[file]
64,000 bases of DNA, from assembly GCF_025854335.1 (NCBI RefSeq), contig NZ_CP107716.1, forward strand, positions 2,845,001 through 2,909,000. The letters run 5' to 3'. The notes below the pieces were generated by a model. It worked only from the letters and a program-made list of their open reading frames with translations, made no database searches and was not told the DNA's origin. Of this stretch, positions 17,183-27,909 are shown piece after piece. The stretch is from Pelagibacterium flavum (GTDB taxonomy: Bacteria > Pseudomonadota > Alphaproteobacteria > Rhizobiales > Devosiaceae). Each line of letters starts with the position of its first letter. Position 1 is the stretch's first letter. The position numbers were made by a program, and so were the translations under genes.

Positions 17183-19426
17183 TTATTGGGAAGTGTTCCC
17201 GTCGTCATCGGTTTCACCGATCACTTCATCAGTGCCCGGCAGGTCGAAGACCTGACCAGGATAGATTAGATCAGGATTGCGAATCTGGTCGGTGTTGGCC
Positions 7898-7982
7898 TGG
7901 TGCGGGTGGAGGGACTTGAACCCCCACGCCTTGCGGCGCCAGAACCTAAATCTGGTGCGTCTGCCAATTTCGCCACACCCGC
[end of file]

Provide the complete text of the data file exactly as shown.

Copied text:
64,000 bases of DNA, from assembly GCF_025854335.1 (NCBI RefSeq), contig NZ_CP107716.1, forward strand, positions 2,845,001 through 2,909,000. The letters run 5' to 3'. The notes below the pieces were generated by a model. It worked only from the letters and a program-made list of their open reading frames with translations, made no database searches and was not told the DNA's origin. Of this stretch, positions 17,183-27,909 are shown piece after piece. The stretch is from Pelagibacterium flavum (GTDB taxonomy: Bacteria > Pseudomonadota > Alphaproteobacteria > Rhizobiales > Devosiaceae). Each line of letters starts with the position of its first letter. Position 1 is the stretch's first letter. The position numbers were made by a program, and so were the translations under genes.

Positions 17183-19426
17183 TTATTGGGAAGTGTTCCC
17201 GTCGTCATCGGTTTCACCGATCACTTCATCAGTGCCCGGCAGGTCGAAGACCTGACCAGGATAGATTAGATCAGGATTGCGAATCTGGTCGGTGTTGGCC
Positions 7898-7982
7898 TGG
7901 TGCGGGTGGAGGGACTTGAACCCCCACGCCTTGCGGCGCCAGAACCTAAATCTGGTGCGTCTGCCAATTTCGCCACACCCGC